These are chat archives for rust-lang/rust

31st
Mar 2019
Sam Johnson
@sam0x17
Mar 31 03:38
how do I include a sibling module?
Brian Knapp
@knappador
Mar 31 03:40
@sam0x17 describe sibling
Sam Johnson
@sam0x17
Mar 31 03:41
as in, I have src/some_module.rs and I have src/some_other_module.rs and I want to include some_other_module in some_module
and by include I mean make use of
and to complicate things, some_module has submodules aka src/some_module/something.rs -- those all can be used just fine, I just can't make use of a sibling
I have tried doing use some_other_module; but that doesn't work, I've also tried mod some_other_module; use some_other_module; also doesn't work
Brian Knapp
@knappador
Mar 31 03:42
Gotcha. use crate::some_module::something::download_more_pron;
Sam Johnson
@sam0x17
Mar 31 03:43
replace crate with name of crate, or literally crate?
Brian Knapp
@knappador
Mar 31 03:43
literally crate
Sam Johnson
@sam0x17
Mar 31 03:43
ahhhh
ok I'll try it
Brian Knapp
@knappador
Mar 31 03:44
And might try mod some_module; in your main.rs if it says they aren't in the crate yet. I did not have time to get good at this but it works reasonably so far
Sam Johnson
@sam0x17
Mar 31 03:44
no [module name here] in the root :/
ok I'll try that
adding mod [my module]; to lib.rs worked :D
so am I understanding correctly that you have to basically forward declare everything that is in the current crate with mod statements in your lib.rs, and then everything magically works when you go to use?
I have yet to be able to set up a module without having to consult gitter lolol
Brian Knapp
@knappador
Mar 31 03:50
Beats me. I got lucky and began learning other things first.
Sam Johnson
@sam0x17
Mar 31 04:15
lolz
Riley Cat
@WreckedAvent
Mar 31 05:36
think of mod as telling the compiler what files to reference and use as creating shortcuts through the name space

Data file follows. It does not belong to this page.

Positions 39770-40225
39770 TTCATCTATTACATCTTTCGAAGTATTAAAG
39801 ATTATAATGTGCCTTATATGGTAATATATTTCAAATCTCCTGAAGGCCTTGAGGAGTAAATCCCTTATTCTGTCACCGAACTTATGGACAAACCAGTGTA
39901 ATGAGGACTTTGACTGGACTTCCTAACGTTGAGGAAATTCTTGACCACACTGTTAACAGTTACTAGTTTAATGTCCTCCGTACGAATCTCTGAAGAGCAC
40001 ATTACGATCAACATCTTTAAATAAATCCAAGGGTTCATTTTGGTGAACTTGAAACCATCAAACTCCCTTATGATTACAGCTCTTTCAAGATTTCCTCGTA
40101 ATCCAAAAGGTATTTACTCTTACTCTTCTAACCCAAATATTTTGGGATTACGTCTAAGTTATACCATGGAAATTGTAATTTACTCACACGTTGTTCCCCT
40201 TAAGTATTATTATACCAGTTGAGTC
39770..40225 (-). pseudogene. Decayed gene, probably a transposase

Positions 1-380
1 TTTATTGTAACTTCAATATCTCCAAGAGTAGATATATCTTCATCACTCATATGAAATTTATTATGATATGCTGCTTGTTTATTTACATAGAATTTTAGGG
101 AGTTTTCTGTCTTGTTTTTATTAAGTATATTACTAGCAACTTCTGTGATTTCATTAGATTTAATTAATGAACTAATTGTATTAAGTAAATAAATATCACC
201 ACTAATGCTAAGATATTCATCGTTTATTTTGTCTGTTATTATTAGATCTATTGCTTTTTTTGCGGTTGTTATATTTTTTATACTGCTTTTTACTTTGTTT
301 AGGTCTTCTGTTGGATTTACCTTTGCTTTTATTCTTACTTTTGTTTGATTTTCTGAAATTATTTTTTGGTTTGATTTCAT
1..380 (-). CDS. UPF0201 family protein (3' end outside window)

if something is referenced already (such as in lib or main) then you don't need to tell the compiler to reference it again - it's already doing it
this allows you to just have one file that references everything else and it "just works" for sibling modules
but more complicated modules can still have their own mods that the main entry point doesn't know about
Riley Cat
@WreckedAvent
Mar 31 05:45
it's an interesting middle ground between project files that define every single possible file to compile and stand alone
where any given file can be compiled on its own since it includes everything it needs
Sam Johnson
@sam0x17
Mar 31 06:16
if I have something like let limits = [1,3,5,10,14,13,17,27,22,24,47,2,4,20,25,1000,3007]; is there a compact way of saying those are all u64's
I don't want to do [1u63, 2u64.. etc
Riley Cat
@WreckedAvent
Mar 31 06:19
let limits: [u64; 17] = [ ... ];
the way type inference works you can also pass it to a function which defines the type and rust will figure it out
Sam Johnson
@sam0x17
Mar 31 06:27
ahhh kk thx @WreckedAvent
I'm guessing there is no way to omit the size and have the compiler figure that out?
sam0x17 @sam0x17 begins counting with arrow keys
Riley Cat
@WreckedAvent
Mar 31 06:28
arrays of different size are of different type
Sam Johnson
@sam0x17
Mar 31 06:29
yeah I just mean theoretically the compiler could do something like let limits: [u64, _] = [thing of fixed size] and auto fill the _
Riley Cat
@WreckedAvent
Mar 31 06:30
I don't think so
I typically use vec or something when I don't care about the size
Sam Johnson
@sam0x17
Mar 31 06:31
gotcha, yeah this is one of those like I have a fixed list of things (should be a constant really) but I don't care to count them
Riley Cat
@WreckedAvent
Mar 31 06:31
the _ placeholder is mostly for generic inference afaik
like in Vec<_>
Sam Johnson
@sam0x17
Mar 31 06:33
yup, would be convenient for something like this, but yeah there are other things way more important like implementing vec/array/slice equality beyond 32 elements
I ran into that the other day and it took me an hour to realize it just isn't implemented beyond 32 elements -- kept thinking there was some difference in my code between these two places but turned out just to be the number of elements